PA. SUPREME COURT ENDORSES WC CLAIMANT’S EMPLOYER-MANDATED WAIVER OF CLAIMANT’S RIGHTS TO CIVIL CLAIM
Sabrina Bowman v. Sunoco, Inc., (Pa. Supreme Court 4/25/2013)
The Claimant had been employed by Allied Barton Security Services as a security guard. At the start of her employment, she was obliged to sign a disclaimer or waiver form. Pertinently, the waiver provided that, in consideration of her being hired, she waived her rights to file any civil action against any of her employer’s customers, in connection with any claim arising out of a work-related injury.
Claimant was assigned to perform security duties at a Sunoco facility. She sustained a fall down injury in the course of her work, evidently as the result of snow not being cleared from some portion of Sunoco’s outdoor premises.
Ms. Bowman made a claim for workers’ compensation benefits, and ultimately settled her WC entitlement by way of Compromise and Release. She also filed suit against Sunoco as a third party under the theory that its negligence caused her work injury.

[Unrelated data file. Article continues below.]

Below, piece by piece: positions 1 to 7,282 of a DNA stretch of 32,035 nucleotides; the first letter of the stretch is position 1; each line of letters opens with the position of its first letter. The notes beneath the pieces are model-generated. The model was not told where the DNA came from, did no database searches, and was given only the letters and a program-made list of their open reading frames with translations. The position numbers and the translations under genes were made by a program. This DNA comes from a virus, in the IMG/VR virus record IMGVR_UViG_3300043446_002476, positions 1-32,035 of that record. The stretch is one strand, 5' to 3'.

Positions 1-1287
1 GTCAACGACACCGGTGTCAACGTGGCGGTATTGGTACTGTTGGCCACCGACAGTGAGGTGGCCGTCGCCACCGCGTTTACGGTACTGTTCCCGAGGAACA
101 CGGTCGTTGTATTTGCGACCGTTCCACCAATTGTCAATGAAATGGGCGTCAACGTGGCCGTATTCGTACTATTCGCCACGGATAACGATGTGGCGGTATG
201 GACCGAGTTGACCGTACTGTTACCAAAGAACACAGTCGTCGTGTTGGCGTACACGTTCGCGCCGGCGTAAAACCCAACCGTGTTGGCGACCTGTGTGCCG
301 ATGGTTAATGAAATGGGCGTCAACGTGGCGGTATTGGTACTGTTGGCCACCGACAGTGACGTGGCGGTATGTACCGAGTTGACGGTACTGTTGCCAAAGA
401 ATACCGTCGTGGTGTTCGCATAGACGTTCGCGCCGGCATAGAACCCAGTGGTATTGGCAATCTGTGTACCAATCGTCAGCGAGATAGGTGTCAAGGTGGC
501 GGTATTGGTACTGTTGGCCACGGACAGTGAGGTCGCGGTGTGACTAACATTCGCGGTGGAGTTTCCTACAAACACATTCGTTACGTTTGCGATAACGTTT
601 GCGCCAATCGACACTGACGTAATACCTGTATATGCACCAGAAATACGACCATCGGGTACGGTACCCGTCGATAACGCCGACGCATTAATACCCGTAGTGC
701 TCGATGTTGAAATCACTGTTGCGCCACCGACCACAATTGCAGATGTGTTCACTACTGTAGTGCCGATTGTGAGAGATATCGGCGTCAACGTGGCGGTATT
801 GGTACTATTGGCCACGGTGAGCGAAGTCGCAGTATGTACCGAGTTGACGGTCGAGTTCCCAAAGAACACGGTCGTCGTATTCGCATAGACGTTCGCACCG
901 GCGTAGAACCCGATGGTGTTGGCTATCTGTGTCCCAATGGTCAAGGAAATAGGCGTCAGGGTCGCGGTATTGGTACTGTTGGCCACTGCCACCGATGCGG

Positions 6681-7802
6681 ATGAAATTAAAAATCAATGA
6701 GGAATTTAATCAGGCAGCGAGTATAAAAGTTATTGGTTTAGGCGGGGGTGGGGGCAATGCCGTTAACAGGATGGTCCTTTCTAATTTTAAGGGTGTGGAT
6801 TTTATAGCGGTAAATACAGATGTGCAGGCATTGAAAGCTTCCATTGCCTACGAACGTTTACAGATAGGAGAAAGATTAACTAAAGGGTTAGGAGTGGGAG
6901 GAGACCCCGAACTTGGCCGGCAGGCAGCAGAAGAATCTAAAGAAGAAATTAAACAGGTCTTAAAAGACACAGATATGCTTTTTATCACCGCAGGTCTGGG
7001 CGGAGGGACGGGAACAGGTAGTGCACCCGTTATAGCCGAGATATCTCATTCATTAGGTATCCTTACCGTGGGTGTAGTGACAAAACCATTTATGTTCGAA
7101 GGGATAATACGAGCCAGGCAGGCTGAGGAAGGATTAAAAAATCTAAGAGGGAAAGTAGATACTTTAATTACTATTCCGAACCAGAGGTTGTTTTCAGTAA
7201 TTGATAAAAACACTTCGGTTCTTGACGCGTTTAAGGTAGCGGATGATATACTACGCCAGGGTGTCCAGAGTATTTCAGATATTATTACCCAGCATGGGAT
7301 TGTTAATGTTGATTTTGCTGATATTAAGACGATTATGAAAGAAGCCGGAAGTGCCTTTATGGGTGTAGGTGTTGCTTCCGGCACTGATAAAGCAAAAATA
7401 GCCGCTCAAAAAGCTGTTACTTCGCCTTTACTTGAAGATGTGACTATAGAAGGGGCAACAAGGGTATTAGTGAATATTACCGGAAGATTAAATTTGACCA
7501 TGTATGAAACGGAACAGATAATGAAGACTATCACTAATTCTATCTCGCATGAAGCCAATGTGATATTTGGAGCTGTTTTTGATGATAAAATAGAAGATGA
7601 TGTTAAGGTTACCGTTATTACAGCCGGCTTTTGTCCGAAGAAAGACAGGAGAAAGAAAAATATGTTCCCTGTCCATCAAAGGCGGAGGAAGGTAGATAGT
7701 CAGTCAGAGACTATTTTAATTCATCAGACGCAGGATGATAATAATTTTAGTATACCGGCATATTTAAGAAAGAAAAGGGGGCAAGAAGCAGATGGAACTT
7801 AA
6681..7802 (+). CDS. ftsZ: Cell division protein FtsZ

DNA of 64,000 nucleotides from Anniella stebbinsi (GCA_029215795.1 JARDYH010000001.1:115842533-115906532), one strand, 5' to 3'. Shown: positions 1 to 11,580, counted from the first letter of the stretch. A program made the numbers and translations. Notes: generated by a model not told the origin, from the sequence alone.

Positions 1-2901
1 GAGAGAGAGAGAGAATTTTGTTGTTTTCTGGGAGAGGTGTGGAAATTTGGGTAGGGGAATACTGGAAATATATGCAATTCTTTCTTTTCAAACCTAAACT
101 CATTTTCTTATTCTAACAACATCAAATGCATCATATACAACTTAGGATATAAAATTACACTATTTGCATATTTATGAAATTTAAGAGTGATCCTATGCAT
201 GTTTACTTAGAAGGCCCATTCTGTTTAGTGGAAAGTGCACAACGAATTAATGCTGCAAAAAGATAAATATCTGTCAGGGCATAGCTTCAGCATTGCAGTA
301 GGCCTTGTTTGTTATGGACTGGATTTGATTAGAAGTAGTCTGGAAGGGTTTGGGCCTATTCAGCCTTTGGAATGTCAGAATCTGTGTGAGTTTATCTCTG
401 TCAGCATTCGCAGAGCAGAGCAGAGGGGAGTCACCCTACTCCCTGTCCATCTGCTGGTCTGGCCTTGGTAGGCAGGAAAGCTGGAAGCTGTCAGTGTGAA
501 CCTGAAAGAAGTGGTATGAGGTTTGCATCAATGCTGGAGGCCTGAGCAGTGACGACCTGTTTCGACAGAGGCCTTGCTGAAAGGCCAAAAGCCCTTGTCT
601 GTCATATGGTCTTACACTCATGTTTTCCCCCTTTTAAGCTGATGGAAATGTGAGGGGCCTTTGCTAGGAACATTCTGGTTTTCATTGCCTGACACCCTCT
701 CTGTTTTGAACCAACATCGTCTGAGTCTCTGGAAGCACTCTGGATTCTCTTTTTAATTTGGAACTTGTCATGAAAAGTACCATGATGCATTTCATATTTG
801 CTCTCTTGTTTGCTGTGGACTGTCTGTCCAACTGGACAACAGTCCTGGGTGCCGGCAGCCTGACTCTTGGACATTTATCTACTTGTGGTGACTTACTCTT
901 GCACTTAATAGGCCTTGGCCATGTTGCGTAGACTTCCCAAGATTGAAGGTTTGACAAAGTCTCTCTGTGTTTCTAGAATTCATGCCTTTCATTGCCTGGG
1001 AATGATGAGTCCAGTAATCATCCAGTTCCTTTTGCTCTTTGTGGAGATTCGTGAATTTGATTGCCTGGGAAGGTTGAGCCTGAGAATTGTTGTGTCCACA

Sunoco asserted the waiver as a procedural defense. Ms. Bowman argued that §204(a) of the WC Act barred such a waiver. However, the trial court, and the Superior Court, as well as the Supreme Court disagreed.
The Supreme Court provided a lengthy discussion of the legislative purpose of the Workers’ Compensation Act, especially the underlying premise that the WC Act consisted of a bargain between employers and employees to adjudicate liability for work injuries without the burden of proving or defending a civil negligence claim as between the employee and the employer. However, the Court found that the §204(a) bar of any waiver of an employee’s rights under the Workers’ Compensation Act did not apply to civil actions against third parties.
What may be of more interest to you, however, is the balancing of interests made by the employer, Allied Barton. Here, as a service vendor to Sunoco, presumably a major customer, Allied Barton evidently determined that placating Sunoco (by providing it with a built-in procedural defense to civil claims such as the one filed by Ms. Bowman) was more important than mitigating its workers’ compensation exposure. After all, these business interests aside; Allied Barton’s insistence that Claimant waive any civil action necessarily eliminated any opportunity for subrogation under §319 of the WC Act.
Mark L. Mazzanti, Esquire
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